The odds were 1 in 175 million when Marie Holmes hit the jackpot.

Holmes, then 26, was a single mother in coastal North Carolina supporting her children with a string of five retail jobs. Then six numbers lined up the right way on her Powerball ticket, awarding her $188 million and a chance to change the trajectory of her family’s future.

She talked about finishing her college degree, buying a house for her mother and setting aside money for her three daughters and her son with cerebral palsy.

“I started screaming and jumping around,” Holmes remembered afterward. “I said to my kids, ‘You just don’t understand what this means.’”

Six years later, Holmes’s lottery win is the subject of a lawsuit filed by her former fiance, who claims she used some of the money to buy him lavish gifts and then gave them away while he was serving time for a drug trafficking conviction.

Lamarr Andre McDow, 36, alleges that Holmes closed his auto restoration business, got rid of his Chevy Silverado and sold 77 acres of land that she had given him for a dirt bike and ATV track, according to the lawsuit, first reported by WECT.

In a pointed rebuke, Holmes’s attorneys argued that McDow never truly owned the gifts.

“This case is the embodiment of the phrase ‘[w]hat’s yours is mine and what’s mine is my own.’ The problem here, however, is that McDow has nothing of his own,” the lawyers wrote in a memo supporting a motion to dismiss the case. “Instead, McDow is Holmes’ disgruntled, currently imprisoned former fiance with multiple criminal convictions and an unfortunate desire to pursue meritless litigation.”

Holmes and McDow met in 2012 while she was working at McDonald’s and living with her mother and children in Brunswick County, N.C. They soon started dating and eventually had two daughters together, according to the lawsuit, filed in September and transferred to federal court this month.

Sheriff’s officers arrested McDow on drug charges in November 2014, two months before Holmes became the largest jackpot winner in North Carolina history, the lawsuit says. She chose to receive a lump-sum payment and took home about $87.9 million after taxes.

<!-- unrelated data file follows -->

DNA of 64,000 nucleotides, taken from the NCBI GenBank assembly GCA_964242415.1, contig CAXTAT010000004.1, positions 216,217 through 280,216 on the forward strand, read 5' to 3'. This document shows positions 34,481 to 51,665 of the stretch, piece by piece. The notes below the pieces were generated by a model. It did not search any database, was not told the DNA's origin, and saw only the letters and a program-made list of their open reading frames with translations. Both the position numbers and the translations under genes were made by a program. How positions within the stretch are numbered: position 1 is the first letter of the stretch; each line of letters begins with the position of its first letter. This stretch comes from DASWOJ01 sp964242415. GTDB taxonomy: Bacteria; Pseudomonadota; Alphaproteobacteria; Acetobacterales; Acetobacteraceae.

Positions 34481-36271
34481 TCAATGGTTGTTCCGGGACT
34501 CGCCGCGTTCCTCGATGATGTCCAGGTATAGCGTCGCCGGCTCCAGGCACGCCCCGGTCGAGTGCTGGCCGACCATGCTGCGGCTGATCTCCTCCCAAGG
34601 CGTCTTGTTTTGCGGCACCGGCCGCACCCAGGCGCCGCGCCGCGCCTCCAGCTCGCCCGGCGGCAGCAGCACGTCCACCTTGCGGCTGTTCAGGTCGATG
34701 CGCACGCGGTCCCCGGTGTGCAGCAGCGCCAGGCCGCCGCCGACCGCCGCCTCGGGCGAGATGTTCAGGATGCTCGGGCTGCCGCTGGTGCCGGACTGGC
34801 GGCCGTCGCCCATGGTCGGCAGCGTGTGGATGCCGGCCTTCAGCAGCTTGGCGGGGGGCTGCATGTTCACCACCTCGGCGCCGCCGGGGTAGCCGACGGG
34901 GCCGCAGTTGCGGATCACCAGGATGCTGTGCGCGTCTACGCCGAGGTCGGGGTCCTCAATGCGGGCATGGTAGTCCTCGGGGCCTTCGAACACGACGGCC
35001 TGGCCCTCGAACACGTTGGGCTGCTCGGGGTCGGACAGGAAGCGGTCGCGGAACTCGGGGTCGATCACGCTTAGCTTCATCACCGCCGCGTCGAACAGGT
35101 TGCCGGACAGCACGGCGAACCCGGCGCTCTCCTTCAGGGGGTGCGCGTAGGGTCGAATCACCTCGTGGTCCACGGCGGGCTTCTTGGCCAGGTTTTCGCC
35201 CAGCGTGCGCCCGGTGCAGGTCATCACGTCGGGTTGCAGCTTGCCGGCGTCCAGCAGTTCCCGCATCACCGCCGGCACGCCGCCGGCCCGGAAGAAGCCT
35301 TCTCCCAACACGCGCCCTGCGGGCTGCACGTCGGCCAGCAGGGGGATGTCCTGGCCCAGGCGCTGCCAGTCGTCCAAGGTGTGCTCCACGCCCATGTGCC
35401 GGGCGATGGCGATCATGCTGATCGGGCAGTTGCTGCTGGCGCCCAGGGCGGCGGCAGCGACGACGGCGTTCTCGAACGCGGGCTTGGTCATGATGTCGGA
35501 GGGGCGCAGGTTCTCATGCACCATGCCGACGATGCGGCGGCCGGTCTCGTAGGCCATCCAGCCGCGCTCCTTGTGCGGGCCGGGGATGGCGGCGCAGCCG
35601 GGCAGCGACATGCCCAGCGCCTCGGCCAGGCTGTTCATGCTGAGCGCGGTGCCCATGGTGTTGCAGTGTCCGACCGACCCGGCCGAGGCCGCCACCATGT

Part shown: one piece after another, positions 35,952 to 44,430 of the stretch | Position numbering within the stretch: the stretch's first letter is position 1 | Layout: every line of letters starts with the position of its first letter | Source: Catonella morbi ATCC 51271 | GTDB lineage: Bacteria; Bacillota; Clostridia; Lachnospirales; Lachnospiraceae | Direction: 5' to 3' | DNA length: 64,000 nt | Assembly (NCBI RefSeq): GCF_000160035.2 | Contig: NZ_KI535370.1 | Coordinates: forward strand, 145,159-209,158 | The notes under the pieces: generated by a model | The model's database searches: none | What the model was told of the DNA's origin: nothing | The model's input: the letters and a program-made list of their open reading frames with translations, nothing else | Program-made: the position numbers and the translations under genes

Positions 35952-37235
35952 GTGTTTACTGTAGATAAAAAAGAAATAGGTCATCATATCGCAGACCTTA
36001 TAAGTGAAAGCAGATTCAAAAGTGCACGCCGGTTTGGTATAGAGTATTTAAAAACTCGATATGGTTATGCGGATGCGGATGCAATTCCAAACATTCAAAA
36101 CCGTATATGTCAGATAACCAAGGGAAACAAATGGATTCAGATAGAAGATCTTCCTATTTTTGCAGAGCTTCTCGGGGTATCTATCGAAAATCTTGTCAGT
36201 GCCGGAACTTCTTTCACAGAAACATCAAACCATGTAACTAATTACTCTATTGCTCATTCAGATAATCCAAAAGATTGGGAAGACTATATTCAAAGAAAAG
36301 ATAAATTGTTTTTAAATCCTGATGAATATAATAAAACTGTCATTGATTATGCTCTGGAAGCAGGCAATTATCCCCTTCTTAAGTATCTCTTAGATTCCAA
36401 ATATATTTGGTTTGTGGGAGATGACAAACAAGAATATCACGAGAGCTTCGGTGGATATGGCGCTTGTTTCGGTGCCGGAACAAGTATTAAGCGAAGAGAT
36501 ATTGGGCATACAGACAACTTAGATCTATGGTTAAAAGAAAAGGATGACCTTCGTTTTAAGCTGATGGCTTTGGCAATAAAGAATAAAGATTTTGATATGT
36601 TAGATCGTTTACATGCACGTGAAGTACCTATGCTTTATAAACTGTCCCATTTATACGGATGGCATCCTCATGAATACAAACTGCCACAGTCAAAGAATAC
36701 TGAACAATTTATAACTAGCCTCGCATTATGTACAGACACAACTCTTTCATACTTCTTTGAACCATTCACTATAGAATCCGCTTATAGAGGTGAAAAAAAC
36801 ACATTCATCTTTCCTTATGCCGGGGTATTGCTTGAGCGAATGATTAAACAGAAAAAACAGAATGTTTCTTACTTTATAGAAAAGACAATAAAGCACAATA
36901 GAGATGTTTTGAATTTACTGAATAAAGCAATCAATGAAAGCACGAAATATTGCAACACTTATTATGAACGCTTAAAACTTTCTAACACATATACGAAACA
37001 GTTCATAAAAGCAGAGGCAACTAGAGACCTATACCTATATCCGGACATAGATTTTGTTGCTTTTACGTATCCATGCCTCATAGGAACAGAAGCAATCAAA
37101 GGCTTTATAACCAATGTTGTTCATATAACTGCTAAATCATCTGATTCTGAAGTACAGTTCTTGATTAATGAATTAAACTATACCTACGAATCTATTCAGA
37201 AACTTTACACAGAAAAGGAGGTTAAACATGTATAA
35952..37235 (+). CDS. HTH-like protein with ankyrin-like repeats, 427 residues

She paid $21 million of that to bail McDow out of jail several times.

“We are a couple, and I am the father of her youngest child. This is what people do for each other,” McDow told the New York Daily News in 2016. “She has the money and she can do what she wants with it. If I had that money then I would do the same for her. People are just jealous because of how much she won and people want to see me locked in jail.”

McDow and Holmes moved in together in January 2016, the lawsuit says. He was sentenced three months later and remains in prison with a scheduled release date in 2023, state records indicate.

Before McDow reported for his sentence, the couple filmed an episode of “Iyanla: Fix My Life,” a reality show on the Oprah Winfrey Network. In that episode, the lawsuit says, Holmes told host Iyanla Vanzant that she had bought McDow several gifts, including property worth $600,000. That property became M’s Automotive Center, which the episode framed as “an automotive restoration b

“The response I’ve been getting from the media is, like, oh, I’m dumb, I’m going to be broke,” Holmes said on the show, of the response to her lottery win. “Or, ‘She could be doing so much more with her money.’”

Holmes had also given McDow several other luxury items, the lawsuit says, including a 2015 Chevy Stingray worth $250,000, clothes and jewelry valued at six figures, and an array of landscaping equipment. Then engaged to be married, McDow allegedly assigned Holmes his power of attorney before his prison sentence and authorized her to store his belongings.

But after the relationship ended in 2017, a family member revealed to McDow that Holmes had given away his personal items, the lawsuit says. Among the property allegedly disposed of: the 77 acres of land, his auto business, his Chevy truck and his clothing.

McDow’s attorneys argue that Holmes “failed to act openly, fairly and honestly by secretly giving away” McDow’s property. They are seeking tens of thousands of dollars in damages, along with other compensation.

Holmes’s attorneys did not immediately respond to a request for comment but argued in court filings that McDow does not legally own the items that he cited — valued at $1.4 million — because the titles are in Holmes’s name. The lawsuit also describes some of the property vaguely and therefore fails to properly notify Holmes of the claims, her attorneys added.

Holmes also is contesting the lawsuit on procedural grounds, including on the statute of limitations and how the suit was served.